Dutch stocks of standing timber have increased by an average of over 1.3 million m3 per year since 2000 (over-bark, i.e. measured before the bark has been removed), an average annual growth of 1.9 percent. In 2015, the standing stock amounted to 80.9 million m3. This is the combined result of an expansion of forest areas in this period and more recently also the increase in the stock per hectare. Timber production from Dutch forests is relatively stable: between 0.8 and 1.0 million m3 annually (under bark).
Developments in stocks of standing timber (live plus standing dead wood) are expressed in million m3 of round wood equivalents (over-bark).
Availability and quality of forests are key factors in economic activity and wider well-being and hence an important indicator for green growth. In economic terms, forestry is relatively small in the Netherlands; the main benefits derived from forests are recreation and tourism, nature conservation and biodiversity. Nevertheless, stocks of standing timber also represent other functions provided by forests such as carbon sequestration, fuelwood provision and pollution mitigation. The cleaning ability of forest ecosystems contributes to a cleaner environment for humans: fine dust is captured by vegetation, especially by (coniferous) trees. Forests and tree rows can therefore contribute to improving local air quality.
The increase in standing timber is the result of an expansion of forest area and an increase in average stock per area, , although in the last few years the forest area has started to decrease. Although domestic timber stocks have increased, timber imports outweigh domestic production by a factor of 22. Pressure on scarce resources and negative environmental effects caused by the use of timber therefore ,mainly occur abroad. The Netherlands imports most of its timber from within Europe. The environmental impact of this wood is relatively modest, as most of the forests it comes from are managed sustainably and replanted. Tropical timber accounts for about 4 percent of imports. As a consequence of the economic crisis, the use of tropical wood has decreased since 2008.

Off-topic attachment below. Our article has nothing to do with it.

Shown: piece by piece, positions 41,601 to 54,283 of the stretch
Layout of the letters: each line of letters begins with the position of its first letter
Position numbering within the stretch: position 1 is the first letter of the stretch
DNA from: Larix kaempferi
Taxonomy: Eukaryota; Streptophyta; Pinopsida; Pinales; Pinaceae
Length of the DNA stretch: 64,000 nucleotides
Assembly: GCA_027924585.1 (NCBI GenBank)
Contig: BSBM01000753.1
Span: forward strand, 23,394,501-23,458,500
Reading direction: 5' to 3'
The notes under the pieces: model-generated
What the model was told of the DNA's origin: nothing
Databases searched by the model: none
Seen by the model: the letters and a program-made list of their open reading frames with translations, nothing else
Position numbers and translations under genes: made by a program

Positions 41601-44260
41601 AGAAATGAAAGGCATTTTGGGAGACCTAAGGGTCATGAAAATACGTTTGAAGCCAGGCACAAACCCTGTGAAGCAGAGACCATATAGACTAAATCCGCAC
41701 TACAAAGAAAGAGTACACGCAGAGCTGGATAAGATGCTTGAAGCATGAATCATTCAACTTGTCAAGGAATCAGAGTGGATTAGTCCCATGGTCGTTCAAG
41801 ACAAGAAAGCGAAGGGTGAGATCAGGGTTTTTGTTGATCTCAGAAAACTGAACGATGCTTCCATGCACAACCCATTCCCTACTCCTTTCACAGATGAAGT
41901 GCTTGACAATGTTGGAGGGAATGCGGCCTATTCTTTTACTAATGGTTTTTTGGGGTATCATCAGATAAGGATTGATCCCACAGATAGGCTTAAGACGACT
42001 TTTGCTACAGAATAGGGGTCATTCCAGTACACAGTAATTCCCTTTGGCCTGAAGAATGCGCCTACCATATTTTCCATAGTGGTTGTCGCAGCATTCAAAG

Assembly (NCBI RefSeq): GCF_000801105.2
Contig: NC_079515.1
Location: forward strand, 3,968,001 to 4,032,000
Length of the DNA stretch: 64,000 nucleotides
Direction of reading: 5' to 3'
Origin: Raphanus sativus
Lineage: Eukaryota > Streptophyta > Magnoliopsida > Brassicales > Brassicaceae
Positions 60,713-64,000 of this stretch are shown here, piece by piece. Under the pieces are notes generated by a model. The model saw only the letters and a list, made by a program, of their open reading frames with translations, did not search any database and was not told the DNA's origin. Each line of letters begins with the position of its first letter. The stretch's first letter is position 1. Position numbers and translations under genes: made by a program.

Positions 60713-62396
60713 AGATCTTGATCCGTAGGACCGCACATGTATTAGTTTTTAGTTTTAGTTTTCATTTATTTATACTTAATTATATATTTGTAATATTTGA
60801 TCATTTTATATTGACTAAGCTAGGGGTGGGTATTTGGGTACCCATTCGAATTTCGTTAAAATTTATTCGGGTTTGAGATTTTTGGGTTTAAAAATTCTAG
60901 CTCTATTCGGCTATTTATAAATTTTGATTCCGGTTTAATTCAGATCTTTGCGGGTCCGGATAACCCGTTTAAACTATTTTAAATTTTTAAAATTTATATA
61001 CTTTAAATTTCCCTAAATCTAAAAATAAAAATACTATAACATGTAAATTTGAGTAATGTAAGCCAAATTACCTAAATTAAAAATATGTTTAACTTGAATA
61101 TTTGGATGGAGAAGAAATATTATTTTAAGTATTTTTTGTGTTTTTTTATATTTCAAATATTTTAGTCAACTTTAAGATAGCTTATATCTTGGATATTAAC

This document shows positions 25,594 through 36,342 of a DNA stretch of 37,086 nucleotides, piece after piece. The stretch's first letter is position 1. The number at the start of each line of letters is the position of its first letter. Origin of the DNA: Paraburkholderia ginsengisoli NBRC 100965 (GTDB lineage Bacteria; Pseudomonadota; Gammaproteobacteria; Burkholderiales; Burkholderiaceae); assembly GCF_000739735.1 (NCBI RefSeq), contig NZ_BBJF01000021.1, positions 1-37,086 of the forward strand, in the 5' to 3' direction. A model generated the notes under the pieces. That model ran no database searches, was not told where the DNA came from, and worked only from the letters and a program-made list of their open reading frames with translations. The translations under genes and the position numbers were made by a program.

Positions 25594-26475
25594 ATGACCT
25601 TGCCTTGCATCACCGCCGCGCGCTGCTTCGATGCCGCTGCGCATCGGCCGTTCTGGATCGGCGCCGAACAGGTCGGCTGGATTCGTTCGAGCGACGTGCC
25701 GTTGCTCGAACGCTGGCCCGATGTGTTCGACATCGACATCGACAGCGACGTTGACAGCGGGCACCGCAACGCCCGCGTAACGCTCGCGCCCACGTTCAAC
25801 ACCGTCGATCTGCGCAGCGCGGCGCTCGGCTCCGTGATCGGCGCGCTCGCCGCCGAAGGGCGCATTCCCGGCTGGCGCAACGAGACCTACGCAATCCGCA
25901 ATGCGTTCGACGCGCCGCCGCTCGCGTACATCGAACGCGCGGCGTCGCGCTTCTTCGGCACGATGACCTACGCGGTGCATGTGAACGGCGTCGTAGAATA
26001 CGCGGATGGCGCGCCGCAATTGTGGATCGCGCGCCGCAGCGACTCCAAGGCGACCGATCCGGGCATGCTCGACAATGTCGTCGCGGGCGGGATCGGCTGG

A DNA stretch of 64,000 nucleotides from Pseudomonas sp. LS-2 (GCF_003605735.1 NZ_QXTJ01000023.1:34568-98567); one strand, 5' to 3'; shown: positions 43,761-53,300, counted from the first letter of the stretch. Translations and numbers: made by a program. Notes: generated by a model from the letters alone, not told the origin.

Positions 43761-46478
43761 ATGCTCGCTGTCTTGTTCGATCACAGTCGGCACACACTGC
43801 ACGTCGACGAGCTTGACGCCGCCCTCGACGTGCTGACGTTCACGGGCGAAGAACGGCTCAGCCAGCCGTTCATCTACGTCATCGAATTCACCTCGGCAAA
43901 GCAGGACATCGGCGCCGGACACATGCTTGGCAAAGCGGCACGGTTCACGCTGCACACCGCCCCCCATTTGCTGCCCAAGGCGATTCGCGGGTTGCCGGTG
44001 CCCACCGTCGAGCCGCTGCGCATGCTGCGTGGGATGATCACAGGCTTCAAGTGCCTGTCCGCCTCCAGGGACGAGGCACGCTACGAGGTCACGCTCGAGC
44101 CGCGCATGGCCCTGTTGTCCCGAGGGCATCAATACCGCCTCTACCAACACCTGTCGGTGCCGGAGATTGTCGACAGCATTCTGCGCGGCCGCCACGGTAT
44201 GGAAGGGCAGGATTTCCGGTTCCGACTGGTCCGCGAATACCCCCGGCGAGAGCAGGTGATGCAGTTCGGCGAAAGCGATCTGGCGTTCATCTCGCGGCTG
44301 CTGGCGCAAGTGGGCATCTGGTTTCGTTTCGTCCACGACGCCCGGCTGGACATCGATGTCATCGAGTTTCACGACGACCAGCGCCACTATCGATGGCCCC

The stock of standing timber represents the growing stock in forests and on other wooded land. The substantial increase observed in most OECD countries is not only the result of an increase in forest areas and wooded land, but most importantly the result of an average net growth in stock per hectare. For the OECD as a whole, the growth of forest area was 0.7 percent between 2000 and 2015; for the European OECD countries it was just over 3 percent. .This resulted in a total stock growth for the OECD as a whole of close to 9 percent and for the European OECD countries by over 16 percent in this period; average annual stock increases of 0.6 and 1.0 percent respectively. Gross growth per hectare was only partly offset by the harvesting of these forests, explaining the net per hectare growth. Dutch stock growth is above average, but the total stock of the Netherlands is very small compared to most other countries. Nearly no countriesexperienced a net decrease in the growing stock of timber in these fifteen years, although valuable natural forest area may have been replaced by forest plantations. It should be noted that Canada and the United States together account for around 70 percent of growing stocks of timber of the countries shown in the figure. The Dutch ranking in terms of growth rate of stocks has deteriorated somewhat: eleventh in the period 2010-2015, down from eighth in 2005-2010 and fourth in 2000-2005.
These figures represent OECD countries with completed data.
Figures for Canada and Luxembourg show no change for the period 2000 - 2015. No change is reported for Finland en Israel for the last period, 2010 - 2015.
Iceland has a very high percentage change from 2000 – 2015; 335 percent.